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August 7: Since I published this piece about Stern’s latest and greatest, he’s released a new latest and greatest—his second quarantine song, which is exceptionally good, the poppiest Stern gets. Today we get “Concord Grapes on the Skyline.” It’s also Bandcamp Friday, so get on it if you want the rollercoaster of Stern’s soundscape, with postproduction magic by Caley Monahon-Ward. “It’s about everything breaking down around me,” Stern tells me. At least the music, and the original imagination behind it, is strongly resilient, a cause for continued celebration and inspiration. —DK

Adapting creatively in quarantine is a challenge for artists everywhere, but today brings good news: the release of music and the birthday of its composer. Happy release day and birthday to the relentlessly imaginative New York musician Stern. His new track lays bare the “psychological effects of the pandemic” on his memory, mental health, and family, he tells me. The title’s inspiration came from his mother, whose care and support gave Stern the idea. “She’s my muse,” he says, crediting her with the impressive word “peregrinations,” meaning sojourn or journey, in “Peregrinations of a Rueful Mind.” (The rueful mind is Stern’s, not his mother’s.) The music is both disorienting and reorienting: an epic exploration, with a slow-motion collapse of space and time; a brilliantly layered implosion of guitar, synth, horns, percussion, and strings; real-life barn noises (don’t ask); aqua smudge (do ask); and harmonically open frontiers. Some is digital; some is acoustic. “The fake and the real. It’s hard to tell them apart,” he says.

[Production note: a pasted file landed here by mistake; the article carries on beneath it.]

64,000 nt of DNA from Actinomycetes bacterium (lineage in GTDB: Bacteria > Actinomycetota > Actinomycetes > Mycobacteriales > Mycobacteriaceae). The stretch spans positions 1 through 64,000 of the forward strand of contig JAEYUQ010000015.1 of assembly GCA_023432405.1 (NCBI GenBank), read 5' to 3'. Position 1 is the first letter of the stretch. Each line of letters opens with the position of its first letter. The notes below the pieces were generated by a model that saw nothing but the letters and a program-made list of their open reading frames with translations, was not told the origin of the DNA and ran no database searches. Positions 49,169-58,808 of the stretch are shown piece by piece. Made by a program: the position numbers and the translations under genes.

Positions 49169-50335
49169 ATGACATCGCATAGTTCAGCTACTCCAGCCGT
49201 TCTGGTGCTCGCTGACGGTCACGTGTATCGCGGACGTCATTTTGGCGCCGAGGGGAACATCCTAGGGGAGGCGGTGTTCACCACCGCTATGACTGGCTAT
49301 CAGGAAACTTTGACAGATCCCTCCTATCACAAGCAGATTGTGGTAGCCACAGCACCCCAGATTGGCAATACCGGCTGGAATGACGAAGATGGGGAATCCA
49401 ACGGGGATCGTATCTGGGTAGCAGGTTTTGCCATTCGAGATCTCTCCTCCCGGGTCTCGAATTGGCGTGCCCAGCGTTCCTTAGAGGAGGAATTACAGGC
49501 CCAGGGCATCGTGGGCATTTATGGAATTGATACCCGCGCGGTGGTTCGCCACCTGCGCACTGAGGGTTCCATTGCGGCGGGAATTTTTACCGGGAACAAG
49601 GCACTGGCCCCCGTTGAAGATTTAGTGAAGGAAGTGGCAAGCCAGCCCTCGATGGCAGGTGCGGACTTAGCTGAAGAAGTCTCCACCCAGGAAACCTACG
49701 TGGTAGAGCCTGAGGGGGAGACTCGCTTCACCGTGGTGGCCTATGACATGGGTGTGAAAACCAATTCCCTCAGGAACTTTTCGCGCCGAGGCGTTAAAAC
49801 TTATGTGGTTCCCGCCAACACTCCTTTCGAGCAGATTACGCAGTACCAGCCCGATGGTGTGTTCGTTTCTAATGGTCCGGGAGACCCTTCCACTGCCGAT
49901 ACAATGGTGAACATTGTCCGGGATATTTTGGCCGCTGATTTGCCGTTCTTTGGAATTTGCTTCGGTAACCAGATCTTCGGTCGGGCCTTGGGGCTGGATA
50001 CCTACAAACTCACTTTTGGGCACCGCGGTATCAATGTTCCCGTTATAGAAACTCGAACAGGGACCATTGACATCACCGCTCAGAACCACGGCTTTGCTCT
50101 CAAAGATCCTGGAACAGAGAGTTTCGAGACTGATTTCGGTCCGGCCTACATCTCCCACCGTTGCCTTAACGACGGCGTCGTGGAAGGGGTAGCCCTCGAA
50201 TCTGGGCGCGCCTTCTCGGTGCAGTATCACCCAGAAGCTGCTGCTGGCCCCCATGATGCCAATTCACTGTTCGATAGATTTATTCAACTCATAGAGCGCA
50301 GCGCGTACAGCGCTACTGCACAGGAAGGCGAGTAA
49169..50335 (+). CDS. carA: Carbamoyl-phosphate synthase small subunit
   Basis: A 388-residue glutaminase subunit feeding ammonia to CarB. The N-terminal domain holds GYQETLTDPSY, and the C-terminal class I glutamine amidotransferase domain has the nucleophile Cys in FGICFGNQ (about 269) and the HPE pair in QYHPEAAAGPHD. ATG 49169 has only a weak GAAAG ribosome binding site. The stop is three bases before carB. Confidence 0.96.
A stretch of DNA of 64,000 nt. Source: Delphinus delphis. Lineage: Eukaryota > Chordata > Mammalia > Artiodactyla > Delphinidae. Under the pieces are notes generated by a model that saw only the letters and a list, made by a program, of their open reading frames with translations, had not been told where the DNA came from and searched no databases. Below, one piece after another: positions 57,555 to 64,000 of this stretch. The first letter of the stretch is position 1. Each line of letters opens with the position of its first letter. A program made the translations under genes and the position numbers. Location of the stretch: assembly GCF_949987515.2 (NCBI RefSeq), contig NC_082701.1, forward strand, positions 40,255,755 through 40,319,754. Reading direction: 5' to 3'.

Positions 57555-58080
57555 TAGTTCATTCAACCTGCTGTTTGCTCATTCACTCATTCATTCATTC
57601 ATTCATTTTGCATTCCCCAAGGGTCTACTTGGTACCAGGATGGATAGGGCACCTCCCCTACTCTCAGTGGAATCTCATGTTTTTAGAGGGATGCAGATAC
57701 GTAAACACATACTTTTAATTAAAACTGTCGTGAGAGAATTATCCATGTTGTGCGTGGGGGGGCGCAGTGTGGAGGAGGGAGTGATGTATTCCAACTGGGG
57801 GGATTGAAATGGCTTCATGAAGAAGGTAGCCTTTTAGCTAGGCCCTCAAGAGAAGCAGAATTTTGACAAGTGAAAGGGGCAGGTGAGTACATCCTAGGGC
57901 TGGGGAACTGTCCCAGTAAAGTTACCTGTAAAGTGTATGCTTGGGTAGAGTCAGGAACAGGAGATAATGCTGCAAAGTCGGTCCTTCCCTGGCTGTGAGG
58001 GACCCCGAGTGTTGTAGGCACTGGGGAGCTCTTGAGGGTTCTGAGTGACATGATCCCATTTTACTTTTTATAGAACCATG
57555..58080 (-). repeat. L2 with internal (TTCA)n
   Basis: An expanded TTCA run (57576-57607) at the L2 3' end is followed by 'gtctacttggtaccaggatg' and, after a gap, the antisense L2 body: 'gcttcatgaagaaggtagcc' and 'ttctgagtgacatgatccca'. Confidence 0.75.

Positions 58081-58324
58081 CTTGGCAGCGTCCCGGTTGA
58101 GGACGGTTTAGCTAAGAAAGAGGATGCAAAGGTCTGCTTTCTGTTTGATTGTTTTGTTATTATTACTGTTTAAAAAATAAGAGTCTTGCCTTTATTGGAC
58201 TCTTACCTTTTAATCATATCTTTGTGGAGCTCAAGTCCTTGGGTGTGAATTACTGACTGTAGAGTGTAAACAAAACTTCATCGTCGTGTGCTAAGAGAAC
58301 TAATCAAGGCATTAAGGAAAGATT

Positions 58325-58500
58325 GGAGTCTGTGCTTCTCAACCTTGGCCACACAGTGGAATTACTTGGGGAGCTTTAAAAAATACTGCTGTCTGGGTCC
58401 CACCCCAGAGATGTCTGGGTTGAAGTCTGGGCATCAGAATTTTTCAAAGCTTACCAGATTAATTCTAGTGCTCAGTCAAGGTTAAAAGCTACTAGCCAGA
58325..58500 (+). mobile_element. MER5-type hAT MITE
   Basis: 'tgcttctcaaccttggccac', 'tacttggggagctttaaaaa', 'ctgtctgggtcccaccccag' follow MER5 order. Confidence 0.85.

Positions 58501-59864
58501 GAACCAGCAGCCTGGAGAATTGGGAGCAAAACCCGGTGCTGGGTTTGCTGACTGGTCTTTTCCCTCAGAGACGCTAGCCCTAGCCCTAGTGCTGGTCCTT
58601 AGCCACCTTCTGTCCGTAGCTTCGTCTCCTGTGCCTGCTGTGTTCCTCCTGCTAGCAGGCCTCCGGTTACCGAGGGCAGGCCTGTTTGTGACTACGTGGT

You’ll know right away, within the first three dreamlike seconds, if the sound suits you or sends you screaming for the hills. The vocal tracks multiply and merge beautifully halfway through, thanks to the postproduction of K.M. Abrams. What else would you expect from the Sphyoibian synapses of Stern, who previously fronted Time of Orchids and released an album on John Zorn’s legendary Tzadik label? Stern has also been rewatching “Tales From the Crypt” with his mom for inspiration, mining the show’s score for ideas. “I’ve arrived at this kind of ooze, this distilled ooze,” he tells me. “A lot of people feel they’re forced to be creative but they’re not making music, and they resent themselves for it. Me too, even before the pandemic. The process takes a little while.”

Exile, isolation, and feeling alone are the themes of Stern’s soundscape, but if his music is any indication, alone he definitely is not. Celebrated—on his birthday and always—he is.

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